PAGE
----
I'm not ready to anoint Jeff Driskel as the next Tim Tebow, but he's shown great improvement in four starts. 

    After taking eight sacks against Texas A&M, the fleet-footed signal-caller has managed to avoid the rush, buy time in the pocket and deliver some big throws down the field. Florida's starter went 18-of-27 for 203 yards and a touchdown on the day. 

    Of those 18 completions, three of them went for at least 24 yards, including a superb 52-yard bomb to Omarius Hines. 

    Driskel still holds onto the ball too long and missed some open receivers, but there's no denying his upside is through the roof. 

Defensive Backs Have Ball Skills

6 of 10

    Florida defensive coordinator Dan Quinn and his players preach about turnovers every week. On Saturday, they forced three of them. 

    The Gators defense snagged three interceptions, including a 26-yard pick-six by Jaylen Watkins in the second quarter. 

    De'Ante "Pop" Saunders and linebacker Michael Taylor also picked off Kentucky quarterback Morgan Newton. 

    You can bet Quinn will be smiling about that. 

The Run Defense Has Some Holes

7 of 10

    Will Muschamp loves him some defense, but he will have plenty to gripe about in film review this week. 

    Although the Gators completely stifled the Wildcats' pass offense, the rush defense left something to be desired. UF surrendered 159 yards on 32 carries (5.0 average), a pretty bad mark against a Kentucky team that entered the game with the nation's 106th-rated rushing attack.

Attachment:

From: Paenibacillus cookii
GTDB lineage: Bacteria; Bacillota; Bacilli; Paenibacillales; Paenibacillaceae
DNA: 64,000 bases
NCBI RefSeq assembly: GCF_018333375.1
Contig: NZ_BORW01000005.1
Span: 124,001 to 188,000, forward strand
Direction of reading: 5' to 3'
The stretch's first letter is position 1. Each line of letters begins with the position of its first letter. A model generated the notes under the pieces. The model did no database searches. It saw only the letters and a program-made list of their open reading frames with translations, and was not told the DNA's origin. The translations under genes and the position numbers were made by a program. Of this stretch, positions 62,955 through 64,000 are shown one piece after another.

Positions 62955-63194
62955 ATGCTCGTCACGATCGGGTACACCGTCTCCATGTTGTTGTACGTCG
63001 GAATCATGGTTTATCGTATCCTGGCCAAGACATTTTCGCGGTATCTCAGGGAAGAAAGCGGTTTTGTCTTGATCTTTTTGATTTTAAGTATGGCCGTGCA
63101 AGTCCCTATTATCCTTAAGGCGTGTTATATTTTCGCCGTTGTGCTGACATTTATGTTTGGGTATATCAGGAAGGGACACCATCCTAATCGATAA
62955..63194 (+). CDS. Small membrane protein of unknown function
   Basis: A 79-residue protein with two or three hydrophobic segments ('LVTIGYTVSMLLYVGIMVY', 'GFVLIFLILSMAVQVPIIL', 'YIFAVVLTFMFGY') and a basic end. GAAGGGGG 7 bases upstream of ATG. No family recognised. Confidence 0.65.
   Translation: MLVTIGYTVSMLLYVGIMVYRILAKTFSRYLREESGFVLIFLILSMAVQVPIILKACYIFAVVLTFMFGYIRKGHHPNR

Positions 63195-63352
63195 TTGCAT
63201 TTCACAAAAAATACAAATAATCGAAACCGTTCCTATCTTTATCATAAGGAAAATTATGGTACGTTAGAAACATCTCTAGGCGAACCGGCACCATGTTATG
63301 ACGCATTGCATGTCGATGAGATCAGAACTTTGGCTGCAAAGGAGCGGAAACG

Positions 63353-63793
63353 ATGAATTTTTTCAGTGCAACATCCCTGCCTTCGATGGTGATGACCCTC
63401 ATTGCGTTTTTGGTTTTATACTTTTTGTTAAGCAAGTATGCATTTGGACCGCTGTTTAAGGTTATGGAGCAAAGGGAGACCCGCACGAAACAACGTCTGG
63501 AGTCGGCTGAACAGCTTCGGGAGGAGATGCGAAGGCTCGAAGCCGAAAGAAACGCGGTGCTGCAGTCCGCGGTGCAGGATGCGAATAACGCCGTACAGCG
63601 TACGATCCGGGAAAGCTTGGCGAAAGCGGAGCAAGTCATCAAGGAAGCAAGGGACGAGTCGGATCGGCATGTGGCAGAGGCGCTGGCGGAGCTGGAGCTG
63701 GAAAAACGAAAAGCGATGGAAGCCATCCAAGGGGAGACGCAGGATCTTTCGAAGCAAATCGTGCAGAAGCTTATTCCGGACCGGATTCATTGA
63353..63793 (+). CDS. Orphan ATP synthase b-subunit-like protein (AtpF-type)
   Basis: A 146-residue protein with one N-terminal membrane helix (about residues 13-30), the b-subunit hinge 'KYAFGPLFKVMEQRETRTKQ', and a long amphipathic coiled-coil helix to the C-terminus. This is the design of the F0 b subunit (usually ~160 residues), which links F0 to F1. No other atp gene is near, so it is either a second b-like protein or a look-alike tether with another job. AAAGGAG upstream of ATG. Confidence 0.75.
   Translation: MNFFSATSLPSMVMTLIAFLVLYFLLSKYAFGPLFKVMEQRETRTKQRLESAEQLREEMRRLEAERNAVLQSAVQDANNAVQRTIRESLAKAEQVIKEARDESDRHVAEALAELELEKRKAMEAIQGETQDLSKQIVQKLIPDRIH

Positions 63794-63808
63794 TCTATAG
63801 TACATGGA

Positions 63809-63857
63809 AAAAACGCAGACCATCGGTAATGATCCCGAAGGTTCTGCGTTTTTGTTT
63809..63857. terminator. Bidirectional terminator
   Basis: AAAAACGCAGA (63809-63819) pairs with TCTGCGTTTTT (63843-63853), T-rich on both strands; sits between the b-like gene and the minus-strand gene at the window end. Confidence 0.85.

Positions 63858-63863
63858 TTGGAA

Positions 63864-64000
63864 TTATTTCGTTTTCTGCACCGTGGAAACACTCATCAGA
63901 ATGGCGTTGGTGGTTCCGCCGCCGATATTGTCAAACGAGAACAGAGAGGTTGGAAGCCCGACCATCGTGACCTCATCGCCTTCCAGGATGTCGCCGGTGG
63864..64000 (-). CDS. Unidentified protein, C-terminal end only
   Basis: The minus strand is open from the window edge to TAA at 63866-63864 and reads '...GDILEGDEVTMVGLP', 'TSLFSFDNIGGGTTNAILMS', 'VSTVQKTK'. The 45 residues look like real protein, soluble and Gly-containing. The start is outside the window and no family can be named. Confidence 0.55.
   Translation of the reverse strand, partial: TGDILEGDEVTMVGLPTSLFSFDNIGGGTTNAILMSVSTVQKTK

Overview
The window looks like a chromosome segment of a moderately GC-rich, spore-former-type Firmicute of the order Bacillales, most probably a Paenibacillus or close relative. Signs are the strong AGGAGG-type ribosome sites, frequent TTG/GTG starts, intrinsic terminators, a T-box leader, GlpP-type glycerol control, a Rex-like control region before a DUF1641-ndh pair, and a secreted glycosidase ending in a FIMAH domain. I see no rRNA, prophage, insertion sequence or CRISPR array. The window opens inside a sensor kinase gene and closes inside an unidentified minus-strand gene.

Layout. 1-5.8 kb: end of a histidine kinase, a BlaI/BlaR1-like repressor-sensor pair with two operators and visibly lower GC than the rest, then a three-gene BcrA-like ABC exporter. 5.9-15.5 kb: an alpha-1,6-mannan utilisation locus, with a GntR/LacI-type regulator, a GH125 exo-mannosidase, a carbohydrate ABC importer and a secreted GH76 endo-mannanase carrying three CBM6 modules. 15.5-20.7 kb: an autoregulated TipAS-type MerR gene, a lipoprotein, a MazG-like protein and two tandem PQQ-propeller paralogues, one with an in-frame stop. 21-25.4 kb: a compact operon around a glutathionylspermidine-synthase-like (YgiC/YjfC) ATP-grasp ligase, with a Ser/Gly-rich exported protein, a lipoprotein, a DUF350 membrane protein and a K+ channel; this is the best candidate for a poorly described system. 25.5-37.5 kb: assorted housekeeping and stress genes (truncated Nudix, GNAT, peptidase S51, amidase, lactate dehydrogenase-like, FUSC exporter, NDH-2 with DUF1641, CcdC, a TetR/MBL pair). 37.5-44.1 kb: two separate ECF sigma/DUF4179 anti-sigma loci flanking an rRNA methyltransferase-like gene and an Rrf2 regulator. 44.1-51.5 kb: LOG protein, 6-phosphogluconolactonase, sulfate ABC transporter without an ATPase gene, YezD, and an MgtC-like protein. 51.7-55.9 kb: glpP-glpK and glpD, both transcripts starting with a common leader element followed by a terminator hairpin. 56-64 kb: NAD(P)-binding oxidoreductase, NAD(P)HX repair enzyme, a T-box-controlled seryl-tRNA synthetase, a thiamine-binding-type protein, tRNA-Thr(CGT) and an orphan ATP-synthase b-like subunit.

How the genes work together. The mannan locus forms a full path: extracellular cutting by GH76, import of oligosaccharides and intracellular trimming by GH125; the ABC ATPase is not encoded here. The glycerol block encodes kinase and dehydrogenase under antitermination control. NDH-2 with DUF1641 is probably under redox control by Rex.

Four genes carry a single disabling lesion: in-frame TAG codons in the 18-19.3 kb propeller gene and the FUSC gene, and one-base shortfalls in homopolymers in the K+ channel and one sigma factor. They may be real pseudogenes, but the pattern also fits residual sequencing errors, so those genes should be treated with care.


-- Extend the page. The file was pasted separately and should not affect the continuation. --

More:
The Gators seemed to struggle in outside containment, at times, allowing Kentucky to gain the edge and pick up extra yards. 

    This is certainly an area that will need to improve when LSU comes into town in two weeks. 

The Gators Missed Dominique Easley

8 of 10

    Without Dominique Easley in the lineup, Florida's pass rush was nonexistent. 

    In 27 pass attempts, the Gators managed a single quarterback hit and no sacks. That's pathetic. 

    While that may seem harsh for a defense that surrendered just 60 yards through the air, it speaks to the struggles of the defensive line. Linebacker Jon Bostic was the only player to put a hit on a Kentucky quarterback, and freshmen Jonathan Bullard and Dante Fowler Jr. didn't make much of a dent in the stat sheet. 

    Florida's front seven needs to pick it up, as LSU's offensive line will be a much tougher test. 

Florida Is a Fourth-Quarter Team

9 of 10

    The best teams know how to close. So far, the Gators have done just that. 

    Although they've struggled out of the gate, the Gators have continued to show a positive trend of improvement throughout the game. In four fourth quarters, UF has allowed zero points. That's right folks, ZERO. 

    That's an impressive number for a young team, especially considering they've played some close games. 

    If that trend continues, this team might just make some serious noise. 

Caleb Sturgis Is Human

10 of 10

    Despite all the rumors, Caleb Sturgis is human, after all. 

    The fifth-year senior is usually automatic in the kicking game, but he had a few miscues on Saturday. UF's most undervalued weapon had his 39-yard attempt blocked in the second quarter, and he later shanked a kickoff out of bounds. 

    Sturgis did nail all five of extra-point attempts. Keep kicking, Caleb.